By Bob Brewer on Unsplash
Invest in commercial-scale aquaculture to improve value added production in the fisheries sector and reduce waste generated through post-harvest losses.
The aquaculture industry in Sri Lanka was launched in the early 1980s, with investment from large and mid-scale multinational companies. Activities in this space were highly concentrated in shrimp farming in the mangroves, salt marshes, and brackish water areas. In 2018, the country had ~1400 shrimp farms and 70 hatcheries (17) Examples of companies active in the IOA space:
Oceanpick founded in 2011 is Sri Lanka’s first offshore oceanic farm for finfish, rearing in pristine waters off the northeast shores. It focuses on “responsible farming” that is highly sustainable, producing high-quality seafood, while offering food security and tractability throughout the supply chain. (3)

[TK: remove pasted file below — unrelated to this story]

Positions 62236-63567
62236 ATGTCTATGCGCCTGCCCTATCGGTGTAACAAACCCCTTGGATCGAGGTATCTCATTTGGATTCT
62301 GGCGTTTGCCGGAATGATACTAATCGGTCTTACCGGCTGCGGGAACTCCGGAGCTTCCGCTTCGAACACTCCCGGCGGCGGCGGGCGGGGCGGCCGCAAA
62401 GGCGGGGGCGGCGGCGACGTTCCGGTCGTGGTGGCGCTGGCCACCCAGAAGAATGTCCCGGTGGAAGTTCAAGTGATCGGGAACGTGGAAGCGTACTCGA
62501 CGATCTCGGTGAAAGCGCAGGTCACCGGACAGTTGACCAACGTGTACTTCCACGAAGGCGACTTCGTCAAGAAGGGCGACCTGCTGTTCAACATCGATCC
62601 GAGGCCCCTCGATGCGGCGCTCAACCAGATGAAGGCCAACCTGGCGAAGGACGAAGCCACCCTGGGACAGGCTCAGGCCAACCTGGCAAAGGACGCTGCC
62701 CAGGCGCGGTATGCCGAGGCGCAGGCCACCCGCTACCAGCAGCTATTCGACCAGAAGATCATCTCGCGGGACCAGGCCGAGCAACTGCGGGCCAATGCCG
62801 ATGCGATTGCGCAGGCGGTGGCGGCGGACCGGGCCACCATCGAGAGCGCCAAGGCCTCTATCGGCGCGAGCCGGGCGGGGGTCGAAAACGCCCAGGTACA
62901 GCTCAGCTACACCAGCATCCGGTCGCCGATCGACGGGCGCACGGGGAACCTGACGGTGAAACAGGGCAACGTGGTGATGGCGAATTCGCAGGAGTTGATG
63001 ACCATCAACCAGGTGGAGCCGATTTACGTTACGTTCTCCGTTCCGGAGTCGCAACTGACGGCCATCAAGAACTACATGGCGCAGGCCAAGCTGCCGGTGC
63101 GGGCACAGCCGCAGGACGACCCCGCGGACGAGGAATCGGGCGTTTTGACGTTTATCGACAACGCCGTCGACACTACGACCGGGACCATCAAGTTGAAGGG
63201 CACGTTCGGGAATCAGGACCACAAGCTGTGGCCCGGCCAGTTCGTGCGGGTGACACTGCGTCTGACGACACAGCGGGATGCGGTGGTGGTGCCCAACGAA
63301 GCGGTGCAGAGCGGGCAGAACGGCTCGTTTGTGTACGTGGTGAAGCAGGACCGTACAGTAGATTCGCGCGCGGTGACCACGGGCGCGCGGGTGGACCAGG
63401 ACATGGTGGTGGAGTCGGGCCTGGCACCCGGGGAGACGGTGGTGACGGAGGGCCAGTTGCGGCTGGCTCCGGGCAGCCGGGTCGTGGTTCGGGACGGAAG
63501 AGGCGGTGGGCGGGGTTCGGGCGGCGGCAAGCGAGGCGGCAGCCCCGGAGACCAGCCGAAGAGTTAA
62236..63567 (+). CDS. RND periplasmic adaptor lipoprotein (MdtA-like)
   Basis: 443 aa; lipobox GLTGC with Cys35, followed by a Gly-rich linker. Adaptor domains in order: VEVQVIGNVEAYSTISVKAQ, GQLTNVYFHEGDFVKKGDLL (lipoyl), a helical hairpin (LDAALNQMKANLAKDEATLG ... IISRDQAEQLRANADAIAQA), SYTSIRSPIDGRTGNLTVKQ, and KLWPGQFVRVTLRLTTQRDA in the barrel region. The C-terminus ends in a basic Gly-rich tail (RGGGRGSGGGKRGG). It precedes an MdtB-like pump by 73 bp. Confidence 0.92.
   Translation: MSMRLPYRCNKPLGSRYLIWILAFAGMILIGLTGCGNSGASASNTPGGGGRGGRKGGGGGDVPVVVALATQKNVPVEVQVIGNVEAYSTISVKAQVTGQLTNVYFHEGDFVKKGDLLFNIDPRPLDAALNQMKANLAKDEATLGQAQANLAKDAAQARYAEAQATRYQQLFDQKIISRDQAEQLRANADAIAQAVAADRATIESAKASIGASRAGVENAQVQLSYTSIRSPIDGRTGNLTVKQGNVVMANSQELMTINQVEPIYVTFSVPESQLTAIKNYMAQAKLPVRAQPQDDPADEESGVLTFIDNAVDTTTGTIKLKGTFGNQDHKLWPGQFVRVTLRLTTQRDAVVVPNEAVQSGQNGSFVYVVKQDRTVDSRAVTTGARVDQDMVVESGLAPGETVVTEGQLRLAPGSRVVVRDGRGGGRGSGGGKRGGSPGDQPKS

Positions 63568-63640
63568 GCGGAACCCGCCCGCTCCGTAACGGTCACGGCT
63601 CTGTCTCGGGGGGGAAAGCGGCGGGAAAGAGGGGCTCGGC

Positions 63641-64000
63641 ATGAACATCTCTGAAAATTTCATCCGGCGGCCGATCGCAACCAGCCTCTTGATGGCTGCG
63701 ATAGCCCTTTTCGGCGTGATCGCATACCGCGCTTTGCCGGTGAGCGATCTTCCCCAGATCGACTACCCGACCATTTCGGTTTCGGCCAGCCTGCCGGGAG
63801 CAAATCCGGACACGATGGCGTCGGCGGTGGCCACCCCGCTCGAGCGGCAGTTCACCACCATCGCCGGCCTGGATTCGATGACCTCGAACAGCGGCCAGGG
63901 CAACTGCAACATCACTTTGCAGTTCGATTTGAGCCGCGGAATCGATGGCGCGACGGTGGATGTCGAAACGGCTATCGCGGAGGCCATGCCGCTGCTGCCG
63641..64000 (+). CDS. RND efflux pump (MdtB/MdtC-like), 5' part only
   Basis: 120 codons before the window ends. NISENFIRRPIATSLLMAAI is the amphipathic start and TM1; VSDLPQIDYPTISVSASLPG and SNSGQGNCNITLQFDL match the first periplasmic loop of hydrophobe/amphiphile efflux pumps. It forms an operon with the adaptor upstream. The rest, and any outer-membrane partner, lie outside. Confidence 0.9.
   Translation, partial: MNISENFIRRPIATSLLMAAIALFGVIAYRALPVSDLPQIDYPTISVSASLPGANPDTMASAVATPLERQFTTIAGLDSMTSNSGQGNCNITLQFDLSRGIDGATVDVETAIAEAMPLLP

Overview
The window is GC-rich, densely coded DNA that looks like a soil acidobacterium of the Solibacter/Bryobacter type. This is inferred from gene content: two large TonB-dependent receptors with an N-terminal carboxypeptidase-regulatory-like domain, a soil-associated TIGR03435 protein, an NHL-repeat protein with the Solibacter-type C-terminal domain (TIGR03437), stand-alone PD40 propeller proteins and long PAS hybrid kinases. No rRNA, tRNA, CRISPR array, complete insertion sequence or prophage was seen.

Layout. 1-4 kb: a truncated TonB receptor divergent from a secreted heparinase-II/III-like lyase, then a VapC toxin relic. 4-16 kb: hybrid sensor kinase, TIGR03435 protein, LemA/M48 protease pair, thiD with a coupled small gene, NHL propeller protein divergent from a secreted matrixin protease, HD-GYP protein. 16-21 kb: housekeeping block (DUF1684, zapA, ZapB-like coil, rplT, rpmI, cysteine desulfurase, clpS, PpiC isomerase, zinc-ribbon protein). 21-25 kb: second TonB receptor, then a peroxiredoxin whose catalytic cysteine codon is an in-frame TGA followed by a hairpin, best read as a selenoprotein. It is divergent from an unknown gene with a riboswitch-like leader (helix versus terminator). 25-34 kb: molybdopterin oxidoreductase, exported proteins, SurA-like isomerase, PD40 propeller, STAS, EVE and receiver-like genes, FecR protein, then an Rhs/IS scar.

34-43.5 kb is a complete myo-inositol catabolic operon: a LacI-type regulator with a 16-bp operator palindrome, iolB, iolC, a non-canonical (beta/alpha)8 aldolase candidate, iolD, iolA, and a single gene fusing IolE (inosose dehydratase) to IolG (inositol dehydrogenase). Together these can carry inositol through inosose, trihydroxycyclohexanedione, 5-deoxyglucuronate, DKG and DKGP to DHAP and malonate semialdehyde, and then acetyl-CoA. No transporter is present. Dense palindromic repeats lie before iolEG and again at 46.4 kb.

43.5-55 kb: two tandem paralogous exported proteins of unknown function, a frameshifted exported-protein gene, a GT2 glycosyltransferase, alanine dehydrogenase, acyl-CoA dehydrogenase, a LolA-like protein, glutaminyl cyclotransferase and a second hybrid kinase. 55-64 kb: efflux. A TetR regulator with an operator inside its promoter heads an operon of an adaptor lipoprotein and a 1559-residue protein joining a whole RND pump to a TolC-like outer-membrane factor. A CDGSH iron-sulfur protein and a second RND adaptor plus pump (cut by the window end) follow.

Taprobane Seafood, established in 2010, is a USD 100 million dollar company. The company has 16 processing facilities, employing over 2,000 direct employees throughout the Northwestern and Northern Provinces. Taprobane Seafood Group is also one of Sri Lanka’s largest export groups, pioneering in raw, processed and value-added seafood exports (5). In 2021, Atman Group made a strategic investment to facilitate Taprobane's growth.
Aqua Hatcheries Lanka (now known as Aqua ‘N Green Ltd) was incorporated in 1991 and is a supplier of post larvae to farmers and has transformed into one of Sri Lanka's most technologically advanced organizations by initiating marine fish breeding and farming, and introducing environmentally sustainable farming models (4) It was part of Integrated Aquaculture Project (2010-2013) by USAID for Sea bass farming in Trincomalee.
Commercial scale aquaculture to improve livelihoods with higher revenue through ensuring more products, diversification and local value addition.